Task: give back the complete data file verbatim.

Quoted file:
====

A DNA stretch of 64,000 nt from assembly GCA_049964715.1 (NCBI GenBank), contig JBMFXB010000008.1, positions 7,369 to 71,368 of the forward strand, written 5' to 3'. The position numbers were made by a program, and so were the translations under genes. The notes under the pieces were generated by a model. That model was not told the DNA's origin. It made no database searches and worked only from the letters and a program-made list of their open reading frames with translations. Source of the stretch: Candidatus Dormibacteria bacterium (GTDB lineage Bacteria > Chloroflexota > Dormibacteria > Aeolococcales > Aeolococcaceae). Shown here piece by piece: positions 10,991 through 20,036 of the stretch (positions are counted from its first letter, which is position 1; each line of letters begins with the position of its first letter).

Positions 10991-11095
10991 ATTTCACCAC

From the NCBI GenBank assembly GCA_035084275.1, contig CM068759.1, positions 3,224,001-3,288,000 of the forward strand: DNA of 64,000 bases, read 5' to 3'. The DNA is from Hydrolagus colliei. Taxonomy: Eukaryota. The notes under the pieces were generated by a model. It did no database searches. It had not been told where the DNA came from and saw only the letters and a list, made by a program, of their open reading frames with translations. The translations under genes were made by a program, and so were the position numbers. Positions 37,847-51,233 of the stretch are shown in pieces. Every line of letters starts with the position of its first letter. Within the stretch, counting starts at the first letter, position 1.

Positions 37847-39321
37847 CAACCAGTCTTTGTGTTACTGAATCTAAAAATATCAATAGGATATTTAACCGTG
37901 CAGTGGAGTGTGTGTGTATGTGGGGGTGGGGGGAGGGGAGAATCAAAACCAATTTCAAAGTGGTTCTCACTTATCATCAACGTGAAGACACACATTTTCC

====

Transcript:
A DNA stretch of 64,000 nt from assembly GCA_049964715.1 (NCBI GenBank), contig JBMFXB010000008.1, positions 7,369 to 71,368 of the forward strand, written 5' to 3'. The position numbers were made by a program, and so were the translations under genes. The notes under the pieces were generated by a model. That model was not told the DNA's origin. It made no database searches and worked only from the letters and a program-made list of their open reading frames with translations. Source of the stretch: Candidatus Dormibacteria bacterium (GTDB lineage Bacteria > Chloroflexota > Dormibacteria > Aeolococcales > Aeolococcaceae). Shown here piece by piece: positions 10,991 through 20,036 of the stretch (positions are counted from its first letter, which is position 1; each line of letters begins with the position of its first letter).

Positions 10991-11095
10991 ATTTCACCAC

From the NCBI GenBank assembly GCA_035084275.1, contig CM068759.1, positions 3,224,001-3,288,000 of the forward strand: DNA of 64,000 bases, read 5' to 3'. The DNA is from Hydrolagus colliei. Taxonomy: Eukaryota. The notes under the pieces were generated by a model. It did no database searches. It had not been told where the DNA came from and saw only the letters and a list, made by a program, of their open reading frames with translations. The translations under genes were made by a program, and so were the position numbers. Positions 37,847-51,233 of the stretch are shown in pieces. Every line of letters starts with the position of its first letter. Within the stretch, counting starts at the first letter, position 1.

Positions 37847-39321
37847 CAACCAGTCTTTGTGTTACTGAATCTAAAAATATCAATAGGATATTTAACCGTG
37901 CAGTGGAGTGTGTGTGTATGTGGGGGTGGGGGGAGGGGAGAATCAAAACCAATTTCAAAGTGGTTCTCACTTATCATCAACGTGAAGACACACATTTTCC